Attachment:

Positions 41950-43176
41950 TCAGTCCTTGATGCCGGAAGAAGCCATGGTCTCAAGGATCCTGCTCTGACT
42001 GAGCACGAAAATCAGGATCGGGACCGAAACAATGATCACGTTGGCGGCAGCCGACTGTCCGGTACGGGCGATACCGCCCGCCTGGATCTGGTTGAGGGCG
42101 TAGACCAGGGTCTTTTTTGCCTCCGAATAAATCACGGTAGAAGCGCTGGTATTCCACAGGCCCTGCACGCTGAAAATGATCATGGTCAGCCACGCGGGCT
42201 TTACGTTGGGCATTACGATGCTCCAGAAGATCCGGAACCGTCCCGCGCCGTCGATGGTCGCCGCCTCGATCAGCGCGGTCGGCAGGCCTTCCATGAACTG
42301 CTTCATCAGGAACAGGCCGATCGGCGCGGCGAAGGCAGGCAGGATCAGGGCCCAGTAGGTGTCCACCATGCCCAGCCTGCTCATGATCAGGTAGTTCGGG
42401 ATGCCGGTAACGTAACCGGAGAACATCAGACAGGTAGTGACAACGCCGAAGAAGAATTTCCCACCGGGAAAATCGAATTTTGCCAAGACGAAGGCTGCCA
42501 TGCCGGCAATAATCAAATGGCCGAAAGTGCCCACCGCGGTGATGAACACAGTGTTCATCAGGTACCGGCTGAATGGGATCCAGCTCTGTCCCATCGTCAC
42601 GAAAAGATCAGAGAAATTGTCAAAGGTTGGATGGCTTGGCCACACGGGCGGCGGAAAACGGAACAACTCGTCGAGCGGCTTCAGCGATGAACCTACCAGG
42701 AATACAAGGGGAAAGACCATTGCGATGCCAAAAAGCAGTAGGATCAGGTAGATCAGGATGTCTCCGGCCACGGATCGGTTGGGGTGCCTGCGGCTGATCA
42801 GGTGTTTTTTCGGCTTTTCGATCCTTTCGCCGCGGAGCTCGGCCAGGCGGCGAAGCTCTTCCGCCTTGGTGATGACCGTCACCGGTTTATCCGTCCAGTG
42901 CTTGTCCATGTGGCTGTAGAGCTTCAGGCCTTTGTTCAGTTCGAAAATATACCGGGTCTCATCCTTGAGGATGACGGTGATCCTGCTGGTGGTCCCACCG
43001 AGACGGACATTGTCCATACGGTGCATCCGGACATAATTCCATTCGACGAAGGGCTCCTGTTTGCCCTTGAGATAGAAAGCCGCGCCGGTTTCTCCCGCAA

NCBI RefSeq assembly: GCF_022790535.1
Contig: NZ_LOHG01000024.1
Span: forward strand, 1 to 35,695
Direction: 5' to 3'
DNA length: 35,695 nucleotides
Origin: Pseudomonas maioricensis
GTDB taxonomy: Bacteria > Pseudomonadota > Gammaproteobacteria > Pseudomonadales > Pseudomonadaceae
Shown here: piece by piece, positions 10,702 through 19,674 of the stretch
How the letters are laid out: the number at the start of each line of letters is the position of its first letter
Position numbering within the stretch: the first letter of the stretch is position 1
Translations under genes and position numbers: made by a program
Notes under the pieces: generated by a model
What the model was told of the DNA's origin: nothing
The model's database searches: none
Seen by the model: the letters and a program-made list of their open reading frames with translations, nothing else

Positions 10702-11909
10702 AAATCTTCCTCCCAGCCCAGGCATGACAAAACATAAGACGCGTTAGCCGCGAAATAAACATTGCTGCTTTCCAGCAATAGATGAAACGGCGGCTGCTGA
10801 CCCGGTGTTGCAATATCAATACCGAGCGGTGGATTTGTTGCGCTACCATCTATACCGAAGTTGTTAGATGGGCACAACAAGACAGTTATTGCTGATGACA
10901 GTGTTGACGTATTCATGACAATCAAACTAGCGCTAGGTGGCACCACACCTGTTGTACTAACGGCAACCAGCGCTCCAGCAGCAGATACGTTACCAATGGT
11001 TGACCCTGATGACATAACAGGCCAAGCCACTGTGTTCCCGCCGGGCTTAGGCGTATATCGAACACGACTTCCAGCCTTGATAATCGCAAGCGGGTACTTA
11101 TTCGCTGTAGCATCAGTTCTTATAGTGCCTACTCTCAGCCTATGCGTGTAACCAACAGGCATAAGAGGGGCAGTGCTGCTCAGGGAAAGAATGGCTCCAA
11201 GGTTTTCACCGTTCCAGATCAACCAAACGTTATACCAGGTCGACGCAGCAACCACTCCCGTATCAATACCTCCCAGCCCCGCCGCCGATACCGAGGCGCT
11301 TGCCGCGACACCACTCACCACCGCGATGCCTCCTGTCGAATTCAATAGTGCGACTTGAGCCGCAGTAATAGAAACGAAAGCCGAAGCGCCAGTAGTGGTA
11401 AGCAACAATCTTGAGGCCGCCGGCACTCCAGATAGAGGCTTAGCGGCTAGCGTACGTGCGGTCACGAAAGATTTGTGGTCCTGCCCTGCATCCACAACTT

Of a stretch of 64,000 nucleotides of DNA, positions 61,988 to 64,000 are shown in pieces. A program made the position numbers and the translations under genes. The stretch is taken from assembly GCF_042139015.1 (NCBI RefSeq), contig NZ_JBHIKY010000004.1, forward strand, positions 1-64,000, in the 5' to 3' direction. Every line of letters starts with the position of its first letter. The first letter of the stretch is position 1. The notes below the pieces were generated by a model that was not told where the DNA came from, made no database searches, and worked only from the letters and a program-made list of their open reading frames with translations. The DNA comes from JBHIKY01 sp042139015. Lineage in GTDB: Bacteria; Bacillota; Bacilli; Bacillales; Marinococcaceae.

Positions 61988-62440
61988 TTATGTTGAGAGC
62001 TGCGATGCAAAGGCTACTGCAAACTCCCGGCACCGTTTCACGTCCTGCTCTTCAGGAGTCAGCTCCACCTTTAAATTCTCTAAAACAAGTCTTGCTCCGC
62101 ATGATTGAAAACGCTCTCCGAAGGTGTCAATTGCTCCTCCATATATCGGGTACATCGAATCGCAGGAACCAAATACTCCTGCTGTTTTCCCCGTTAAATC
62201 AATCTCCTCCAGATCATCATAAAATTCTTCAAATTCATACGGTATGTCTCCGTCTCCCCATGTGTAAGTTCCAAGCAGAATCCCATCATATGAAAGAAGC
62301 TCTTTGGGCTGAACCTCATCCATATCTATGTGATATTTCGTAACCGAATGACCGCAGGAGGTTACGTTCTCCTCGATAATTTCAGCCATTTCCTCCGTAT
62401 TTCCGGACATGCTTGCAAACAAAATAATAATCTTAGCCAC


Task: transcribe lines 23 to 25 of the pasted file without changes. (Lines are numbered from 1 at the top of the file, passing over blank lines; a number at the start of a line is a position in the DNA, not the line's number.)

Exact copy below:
Position numbering within the stretch: the first letter of the stretch is position 1
Translations under genes and position numbers: made by a program
Notes under the pieces: generated by a model